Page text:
Just like everyone said try to keep your parts at the same level to maximize the performance of your computer's overall performance
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Old 10-03-2008, 03:03 PM   #6
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Default Re: Do computers need to be balanced?

thanks!
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Hard Drive-Maxtor 320Gb and external Freegate 250 GB
PNY Nvidia Verto 9500 GT 1GB
Too lazy to look up my Mobo but i know its Gigabyte
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Old 10-04-2008, 02:39 AM   #7
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Default Re: Do computers need to be balanced?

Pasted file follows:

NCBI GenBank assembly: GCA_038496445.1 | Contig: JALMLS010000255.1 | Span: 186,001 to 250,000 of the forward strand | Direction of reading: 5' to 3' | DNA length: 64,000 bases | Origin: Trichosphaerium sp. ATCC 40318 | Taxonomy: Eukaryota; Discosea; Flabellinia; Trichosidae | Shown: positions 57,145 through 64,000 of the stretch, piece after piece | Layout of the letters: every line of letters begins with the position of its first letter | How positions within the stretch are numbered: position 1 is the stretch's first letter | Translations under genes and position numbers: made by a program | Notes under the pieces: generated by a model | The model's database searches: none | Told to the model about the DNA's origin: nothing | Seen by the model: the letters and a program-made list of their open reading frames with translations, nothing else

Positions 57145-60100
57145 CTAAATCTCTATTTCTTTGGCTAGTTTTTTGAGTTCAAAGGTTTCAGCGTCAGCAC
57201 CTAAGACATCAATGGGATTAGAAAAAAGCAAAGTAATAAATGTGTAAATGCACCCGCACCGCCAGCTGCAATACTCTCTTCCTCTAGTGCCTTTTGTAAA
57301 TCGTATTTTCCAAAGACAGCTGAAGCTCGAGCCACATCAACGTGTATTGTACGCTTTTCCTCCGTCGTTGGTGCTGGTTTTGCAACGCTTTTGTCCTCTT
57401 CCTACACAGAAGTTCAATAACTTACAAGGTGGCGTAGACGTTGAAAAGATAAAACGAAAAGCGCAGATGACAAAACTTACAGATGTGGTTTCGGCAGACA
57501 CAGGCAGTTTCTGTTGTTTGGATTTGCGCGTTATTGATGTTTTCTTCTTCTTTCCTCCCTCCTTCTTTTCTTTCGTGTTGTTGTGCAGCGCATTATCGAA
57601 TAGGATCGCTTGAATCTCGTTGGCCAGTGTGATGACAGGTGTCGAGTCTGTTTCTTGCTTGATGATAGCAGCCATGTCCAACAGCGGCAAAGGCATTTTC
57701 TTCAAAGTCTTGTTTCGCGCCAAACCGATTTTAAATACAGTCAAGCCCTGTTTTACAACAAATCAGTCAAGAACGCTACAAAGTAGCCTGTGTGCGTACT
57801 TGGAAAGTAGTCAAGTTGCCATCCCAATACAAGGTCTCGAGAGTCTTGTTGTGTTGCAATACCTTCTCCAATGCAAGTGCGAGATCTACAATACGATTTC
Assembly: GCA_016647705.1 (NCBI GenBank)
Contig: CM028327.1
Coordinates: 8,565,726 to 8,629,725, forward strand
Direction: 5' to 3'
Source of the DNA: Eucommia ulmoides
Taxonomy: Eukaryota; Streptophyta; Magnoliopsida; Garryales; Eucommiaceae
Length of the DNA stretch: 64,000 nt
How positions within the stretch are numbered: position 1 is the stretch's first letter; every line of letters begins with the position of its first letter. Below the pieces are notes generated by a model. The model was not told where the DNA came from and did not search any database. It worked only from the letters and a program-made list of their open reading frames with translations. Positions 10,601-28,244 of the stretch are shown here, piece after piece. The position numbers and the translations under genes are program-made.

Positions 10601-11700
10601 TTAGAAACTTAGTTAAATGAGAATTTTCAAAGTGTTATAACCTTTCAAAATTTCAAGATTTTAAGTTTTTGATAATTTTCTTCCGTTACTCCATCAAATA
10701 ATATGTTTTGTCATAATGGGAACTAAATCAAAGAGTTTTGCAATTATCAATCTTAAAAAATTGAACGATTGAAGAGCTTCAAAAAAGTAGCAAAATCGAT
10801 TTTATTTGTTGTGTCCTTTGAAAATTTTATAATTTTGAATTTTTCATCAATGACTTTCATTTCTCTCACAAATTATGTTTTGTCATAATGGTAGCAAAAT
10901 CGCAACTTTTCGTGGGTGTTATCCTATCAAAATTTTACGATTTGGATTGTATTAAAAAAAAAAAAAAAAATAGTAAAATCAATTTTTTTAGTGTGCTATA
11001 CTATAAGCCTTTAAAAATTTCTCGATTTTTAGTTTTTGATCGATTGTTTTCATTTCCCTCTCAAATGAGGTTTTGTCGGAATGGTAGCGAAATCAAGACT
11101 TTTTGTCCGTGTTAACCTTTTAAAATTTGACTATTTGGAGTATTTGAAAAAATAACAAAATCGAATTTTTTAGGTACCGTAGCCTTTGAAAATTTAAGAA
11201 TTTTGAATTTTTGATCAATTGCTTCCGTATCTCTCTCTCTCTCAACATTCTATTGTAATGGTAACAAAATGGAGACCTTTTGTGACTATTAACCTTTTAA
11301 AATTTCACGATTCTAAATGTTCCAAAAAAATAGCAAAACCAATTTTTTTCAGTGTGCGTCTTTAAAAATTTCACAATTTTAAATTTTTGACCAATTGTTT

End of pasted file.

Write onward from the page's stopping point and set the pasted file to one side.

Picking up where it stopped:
Yes.

Trust me, I was running a AMD Athlon 64 3200+ with a X1900 XT a while ago and it bottlenecked like crazy.

It won't hurt to have certain components more powerful than the others, but if you want to maximize the performance of everything in your computer, balance is the key.
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Old 10-04-2008, 05:02 AM   #8
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Default Re: Do computers need to be balanced?

buildig of a system starts with first getting to think over what are You gona use it for.

Then see how much You could spend on it, ad choose compnents only after than.

For amount of RAM, with windows xp anything over 2x1 Gbyte is useless.


In any case, try to get a GOOD motherboard, with an up to date chipset. Will help a lot.

if You would like to run a machine wich do consumes a lot power, You got multiple fans, hdds, etc in it, try to get a realy good psu. You gona need it.